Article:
When he came to play Hamlet at the Old Vic in 1937, his performance was compared unfavourably with John Gielgud, whose musical reading of the role was considered the gold standard of its time. But Olivier brought passion and rigour to the part, and during his time at the Old Vic would impress crowds and critics with his ability to disappear behind props and make-up to become old men, kings, paupers, cads. His Richard III was particularly admired, and would later be immortalised on film.
Simultaneous with his meteoric rise through British theatre, Oliver had been experimenting with film. His voice, poise and sharp good looks positioned him well for movie stardom, but when he was invited to Hollywood to play Heathcliff in William Wyler’s 1939 adaptation of Wuthering Heights, he learnt a valuable lesson.
It was not a happy shoot: Olivier cordially detested his co-star Merle Oberon, and baulked at being asked to reshoot scenes, sometimes as much as 70 times. “Again,” Wyler would say, without elaboration, but Olivier would subsequently credit the director with teaching him how to act on film. Before Wuthering Heights, he had tended to “ham it up” as though playing to the second-tier balcony, but afterwards his movie performances were always grounded.
He was superb as the brooding Maxim de Winter in Hitchcock’s Rebecca (1940), clipped and proud as Mr Darcy in Pride and Prejudice (also 1940). But meanwhile, Britain and Europe were under siege, and in 1943, Olivier returned to England to make a film that would become arguably his crowning achievement.
It was the British Ministry of Information’s idea to create a film version of Shakespeare’s Henry V, evoking old glories to stiffen national morale. Indeed before shooting began, Winston Churchill himself emerged from a haze of cigar smoke to give Olivier a pep talk. After initially asking John Ford to direct the film, Olivier took on the role himself, as well as producing and starring in what was to become the most important British film of its time.
Henry V’s exteriors were shot on the Powerscourt estate in Co Wicklow, and the finished film was a triumph, stirring and moving, beautiful to watch. It even did well in America when released there in 1946, to the evident displeasure of Orson Welles, who contended that the Battle of Agincourt looked as though it were taking place on a golf course. Perhaps the big man was jealous: through the 1940s and 50s, he too would take Shakespeare to the big screen, but while Olivier had a then impressive £500,000 to play with on Henry V, and a similar sum for his Oscar-winning 1948 film Hamlet, Orson had to make do with peanuts. His Macbeth (1948) was essentially a B-picture, made using discarded western sets and costumes. And Welles’ Othello (1951), took three years to shoot in snatches, as Orson had to finance the film himself by double-jobbing as an actor on other movies.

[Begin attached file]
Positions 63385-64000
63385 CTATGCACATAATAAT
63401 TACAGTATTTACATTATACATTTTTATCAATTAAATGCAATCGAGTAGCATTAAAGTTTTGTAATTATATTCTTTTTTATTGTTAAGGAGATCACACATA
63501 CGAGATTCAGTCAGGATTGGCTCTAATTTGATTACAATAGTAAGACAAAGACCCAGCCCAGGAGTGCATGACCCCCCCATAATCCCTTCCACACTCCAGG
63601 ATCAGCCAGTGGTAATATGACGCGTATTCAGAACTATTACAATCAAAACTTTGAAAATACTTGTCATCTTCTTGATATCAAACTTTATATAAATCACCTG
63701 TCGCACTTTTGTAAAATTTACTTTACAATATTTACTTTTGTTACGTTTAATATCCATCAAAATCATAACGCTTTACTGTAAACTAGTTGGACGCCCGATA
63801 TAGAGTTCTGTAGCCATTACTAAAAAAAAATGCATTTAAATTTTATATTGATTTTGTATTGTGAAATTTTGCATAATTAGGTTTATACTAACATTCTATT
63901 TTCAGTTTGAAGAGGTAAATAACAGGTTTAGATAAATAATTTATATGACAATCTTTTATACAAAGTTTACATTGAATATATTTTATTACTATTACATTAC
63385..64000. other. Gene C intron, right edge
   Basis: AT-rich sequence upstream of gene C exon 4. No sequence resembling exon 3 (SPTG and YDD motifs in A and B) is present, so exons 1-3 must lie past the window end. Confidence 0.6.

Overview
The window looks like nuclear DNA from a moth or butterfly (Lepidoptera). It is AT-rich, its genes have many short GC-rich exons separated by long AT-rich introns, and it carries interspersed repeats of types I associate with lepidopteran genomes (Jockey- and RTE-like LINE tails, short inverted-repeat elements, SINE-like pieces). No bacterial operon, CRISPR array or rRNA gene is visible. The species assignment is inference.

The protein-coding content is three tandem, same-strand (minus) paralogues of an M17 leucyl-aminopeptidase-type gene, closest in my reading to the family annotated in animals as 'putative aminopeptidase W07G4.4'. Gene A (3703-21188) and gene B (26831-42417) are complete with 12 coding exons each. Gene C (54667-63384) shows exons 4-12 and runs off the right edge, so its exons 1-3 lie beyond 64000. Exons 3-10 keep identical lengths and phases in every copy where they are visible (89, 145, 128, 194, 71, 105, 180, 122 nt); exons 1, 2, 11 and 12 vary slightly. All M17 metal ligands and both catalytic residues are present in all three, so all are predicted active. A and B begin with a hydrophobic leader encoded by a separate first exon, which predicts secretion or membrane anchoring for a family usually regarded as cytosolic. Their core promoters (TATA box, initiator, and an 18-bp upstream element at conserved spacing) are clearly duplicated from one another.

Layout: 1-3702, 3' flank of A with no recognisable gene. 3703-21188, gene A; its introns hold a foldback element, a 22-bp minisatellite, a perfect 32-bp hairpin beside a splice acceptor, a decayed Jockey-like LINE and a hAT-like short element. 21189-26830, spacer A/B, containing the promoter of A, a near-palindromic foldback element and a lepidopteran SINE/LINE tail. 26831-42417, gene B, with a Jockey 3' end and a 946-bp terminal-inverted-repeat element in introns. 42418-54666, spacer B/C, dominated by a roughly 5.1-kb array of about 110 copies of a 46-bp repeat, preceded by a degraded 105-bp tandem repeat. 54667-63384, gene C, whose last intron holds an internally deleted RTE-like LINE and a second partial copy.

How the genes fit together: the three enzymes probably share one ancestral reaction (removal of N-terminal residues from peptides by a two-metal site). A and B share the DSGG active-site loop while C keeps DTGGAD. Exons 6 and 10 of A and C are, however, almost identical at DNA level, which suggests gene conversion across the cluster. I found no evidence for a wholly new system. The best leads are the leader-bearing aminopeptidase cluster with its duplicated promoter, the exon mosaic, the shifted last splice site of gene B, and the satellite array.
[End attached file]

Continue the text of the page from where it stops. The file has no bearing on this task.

Orson watched fuming from the sidelines while Olivier was feted in Hollywood and on Broadway through the 1940s, but Larry didn’t have everything his own way. His marriage to Leigh was a source of recurring unhappiness, and in the 1950s, his career slumped as he concentrated on the life of an actor-manager and seemed to lose interest in performing.
He was on the point too of seeming old-fashioned, when against his better judgment, Olivier agreed to star in the 1957 Royal Court production of John Osborne’s play, The Entertainer. He was by all accounts electrifying as the seedy and desolate music hall performer Archie Rice, whom he played opposite Joan Plowright, who would become his third and final wife. Having reprised the role of Archie in Tony Richardson’s 1960 film version, Olivier took on the gargantuan task of founding Britain’s National Theatre, building a formidable company of actors at the Old Vic while a purpose-built new theatre was constructed on the banks of the Thames.
Some of those young actors, like Michael Gambon and Anthony Hopkins, did fruity impressions of Olivier behind his back. But they did so out of admiration for an actor who had come to embody a national theatrical tradition. When he died, in 1989, Olivier was buried in Westminster Abbey, next to kings and poets. Anything else would have been unthinkable.
‘Truly, Madly’ by Stephen Galloway is out now